Ralph Waldo Emerson once wrote: “A foolish consistency is the hobgoblin of little minds, adored by little statesmen and philosophers and divines." His point was that only small-minded men refused to rethink their prior beliefs. Or, put another way, he thought that today’s intuition could trump yesterday’s conclusions.
Clearly Judge Richard Leon, author of the recent NSA metadata opinion, does not have a little mind as he surely has no care for a small inconsistency, even if it is less than 20 pages old. Let me, for this post, put on my appellate lawyer hat (one I wear only rarely these days), and ask you dear reader to consider: What do these two passages have in common?
the court must consider whether: (1) the party seeking the injunction has a substantial likelihood of success on the merits; (2) the party seeking the injunction will be irreparably injured if relief is withheld; (3) an injunction will not substantially harm other parties; and (4) an injunction would further the public interest. (CSX Transport v. Williams)
(1) Has the petitioner made a strong showing that it is likely to prevail on the merits of its appeal? Without such a substantial indication of probable success, there would be no justification for the court's intrusion into the ordinary processes of administration and judicial review. (2) Has the petitioner shown that without such relief, it will be irreparably injured? . . . (3) Would the issuance of a stay substantially harm other parties interested in the proceedings? . . . (4) Where lies the public interest? . . . (WMATA v. Holiday Tours)
They seem … well, pretty much identical, or as near as one can make out given the limits of the English language. And, indeed, in standard legal analysis they are treated as congruent: The first is a classic statement of the standard for granting a preliminary injunction. The second is an equally classic statement of the standard for granting a stay of a lower court decision while an appeal is pending. Most courts think they are more or less the same test. Both of these quotes are from the DC Circuit (where Judge Leon works).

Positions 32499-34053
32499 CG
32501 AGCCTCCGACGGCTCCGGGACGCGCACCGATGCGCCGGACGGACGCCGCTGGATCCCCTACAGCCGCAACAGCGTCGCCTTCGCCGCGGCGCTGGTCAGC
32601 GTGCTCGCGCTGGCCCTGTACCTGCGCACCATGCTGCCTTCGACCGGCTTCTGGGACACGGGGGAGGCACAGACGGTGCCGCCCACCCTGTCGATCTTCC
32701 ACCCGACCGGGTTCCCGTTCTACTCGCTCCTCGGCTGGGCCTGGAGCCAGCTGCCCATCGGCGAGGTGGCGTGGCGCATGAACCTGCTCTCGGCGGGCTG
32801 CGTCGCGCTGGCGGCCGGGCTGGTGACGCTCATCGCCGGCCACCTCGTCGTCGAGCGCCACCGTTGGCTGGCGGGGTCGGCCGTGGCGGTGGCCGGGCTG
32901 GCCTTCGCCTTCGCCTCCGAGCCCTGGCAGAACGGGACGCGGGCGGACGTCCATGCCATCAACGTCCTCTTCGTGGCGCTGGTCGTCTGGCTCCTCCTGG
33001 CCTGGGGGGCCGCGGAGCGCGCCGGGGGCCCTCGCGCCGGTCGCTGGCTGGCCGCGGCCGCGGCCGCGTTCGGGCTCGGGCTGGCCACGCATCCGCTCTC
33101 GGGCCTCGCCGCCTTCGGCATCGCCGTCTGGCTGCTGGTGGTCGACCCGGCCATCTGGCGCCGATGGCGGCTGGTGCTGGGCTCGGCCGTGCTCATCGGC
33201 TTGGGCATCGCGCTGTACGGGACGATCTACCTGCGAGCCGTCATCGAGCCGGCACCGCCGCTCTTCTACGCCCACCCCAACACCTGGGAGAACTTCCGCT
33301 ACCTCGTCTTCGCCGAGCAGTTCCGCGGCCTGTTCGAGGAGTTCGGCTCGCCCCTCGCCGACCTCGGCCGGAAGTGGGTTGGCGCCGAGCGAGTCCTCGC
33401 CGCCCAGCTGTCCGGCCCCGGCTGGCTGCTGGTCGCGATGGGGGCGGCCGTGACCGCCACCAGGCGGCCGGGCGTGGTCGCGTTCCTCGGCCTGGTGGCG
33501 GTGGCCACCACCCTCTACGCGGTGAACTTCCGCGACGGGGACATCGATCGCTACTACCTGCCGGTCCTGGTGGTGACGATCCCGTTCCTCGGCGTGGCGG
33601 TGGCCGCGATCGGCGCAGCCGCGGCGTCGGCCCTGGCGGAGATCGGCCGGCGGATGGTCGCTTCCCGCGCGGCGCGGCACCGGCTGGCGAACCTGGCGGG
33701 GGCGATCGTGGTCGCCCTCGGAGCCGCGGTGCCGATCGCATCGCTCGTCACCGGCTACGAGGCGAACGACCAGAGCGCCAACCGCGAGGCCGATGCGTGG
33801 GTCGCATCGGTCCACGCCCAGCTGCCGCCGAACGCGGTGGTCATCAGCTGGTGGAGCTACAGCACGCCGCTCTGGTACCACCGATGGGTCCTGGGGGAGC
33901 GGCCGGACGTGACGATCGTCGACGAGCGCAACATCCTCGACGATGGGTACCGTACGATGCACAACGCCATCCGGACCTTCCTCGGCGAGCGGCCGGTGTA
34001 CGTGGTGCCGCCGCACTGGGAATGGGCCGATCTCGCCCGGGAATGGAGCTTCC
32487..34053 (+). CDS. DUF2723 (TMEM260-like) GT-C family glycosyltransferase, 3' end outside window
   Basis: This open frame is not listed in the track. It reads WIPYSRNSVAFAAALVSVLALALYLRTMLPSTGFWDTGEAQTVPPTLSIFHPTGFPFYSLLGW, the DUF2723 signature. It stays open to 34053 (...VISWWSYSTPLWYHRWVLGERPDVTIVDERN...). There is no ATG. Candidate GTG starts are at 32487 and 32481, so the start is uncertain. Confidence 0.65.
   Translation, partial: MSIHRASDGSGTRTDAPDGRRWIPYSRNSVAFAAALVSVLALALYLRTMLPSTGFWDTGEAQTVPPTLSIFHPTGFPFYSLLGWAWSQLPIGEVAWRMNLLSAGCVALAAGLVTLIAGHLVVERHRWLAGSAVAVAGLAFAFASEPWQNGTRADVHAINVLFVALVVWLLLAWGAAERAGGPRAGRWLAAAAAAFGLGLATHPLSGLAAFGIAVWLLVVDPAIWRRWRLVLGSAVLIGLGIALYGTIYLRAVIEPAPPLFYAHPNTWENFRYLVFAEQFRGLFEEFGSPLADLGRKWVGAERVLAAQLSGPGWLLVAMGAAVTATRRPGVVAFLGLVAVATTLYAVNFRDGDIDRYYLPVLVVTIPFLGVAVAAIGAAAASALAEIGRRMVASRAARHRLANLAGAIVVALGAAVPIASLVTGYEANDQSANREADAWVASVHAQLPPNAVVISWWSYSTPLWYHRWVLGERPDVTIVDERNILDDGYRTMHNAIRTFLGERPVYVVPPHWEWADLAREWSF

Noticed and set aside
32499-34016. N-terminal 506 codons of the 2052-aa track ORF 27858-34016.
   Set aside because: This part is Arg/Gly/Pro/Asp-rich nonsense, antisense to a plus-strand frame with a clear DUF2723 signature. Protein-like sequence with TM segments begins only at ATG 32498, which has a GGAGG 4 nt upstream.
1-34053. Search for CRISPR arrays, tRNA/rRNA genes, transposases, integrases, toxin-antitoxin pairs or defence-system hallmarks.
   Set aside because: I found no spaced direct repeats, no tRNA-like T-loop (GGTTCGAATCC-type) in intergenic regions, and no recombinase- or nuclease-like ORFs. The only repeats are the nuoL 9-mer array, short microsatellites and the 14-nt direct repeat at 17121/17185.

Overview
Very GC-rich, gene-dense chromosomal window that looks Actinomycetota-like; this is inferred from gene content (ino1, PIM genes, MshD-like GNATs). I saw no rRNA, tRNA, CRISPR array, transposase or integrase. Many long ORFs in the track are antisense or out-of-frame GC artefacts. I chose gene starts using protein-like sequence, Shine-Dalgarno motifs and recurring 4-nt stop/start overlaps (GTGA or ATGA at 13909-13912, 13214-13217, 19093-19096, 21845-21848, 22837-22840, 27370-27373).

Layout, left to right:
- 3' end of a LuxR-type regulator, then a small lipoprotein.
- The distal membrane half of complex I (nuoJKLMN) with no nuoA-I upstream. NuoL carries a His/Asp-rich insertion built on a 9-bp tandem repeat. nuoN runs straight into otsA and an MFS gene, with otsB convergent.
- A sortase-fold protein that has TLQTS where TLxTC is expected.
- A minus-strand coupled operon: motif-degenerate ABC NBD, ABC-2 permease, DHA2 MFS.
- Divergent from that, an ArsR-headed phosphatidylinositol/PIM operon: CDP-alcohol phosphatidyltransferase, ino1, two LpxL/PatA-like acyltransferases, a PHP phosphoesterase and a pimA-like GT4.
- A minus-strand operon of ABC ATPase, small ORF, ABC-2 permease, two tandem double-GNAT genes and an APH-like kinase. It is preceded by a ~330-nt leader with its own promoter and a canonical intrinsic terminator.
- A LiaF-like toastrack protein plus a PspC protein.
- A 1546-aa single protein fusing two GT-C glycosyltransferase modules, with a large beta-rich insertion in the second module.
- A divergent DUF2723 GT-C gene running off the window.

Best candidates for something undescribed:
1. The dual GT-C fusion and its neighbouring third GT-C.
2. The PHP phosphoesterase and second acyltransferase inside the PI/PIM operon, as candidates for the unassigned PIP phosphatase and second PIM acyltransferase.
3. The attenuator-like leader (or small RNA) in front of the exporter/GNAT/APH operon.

So that’s the conundrum in a nutshell. In order to grant the plaintiff, Larry Klayman, a preliminary injunction Judge Leon must have concluded that Klayman was likely to succeed on the merits; that he would be irreparably injured without an injunction; that the injunction would not harm the NSA; and that it would further the public interest.
But then to have granted a stay of his own preliminary injunction while the NSA appealed the case he must have concluded that the NSA was likely to prevail in the appeal; that the NSA would be harmed if there was no stay; that Klayman, in contrast, would not be substantially harmed by the stay; and that the public interest would benefit from a stay’s issuance.
And that, of course, is why it is highly unusual (I want to say unique but that's an overstatement) for the same judge to both grant a preliminary injunction and then stay it. More typically, the stay (if it comes at all) comes from the appellate court. Emerson would have been proud of Judge Leon.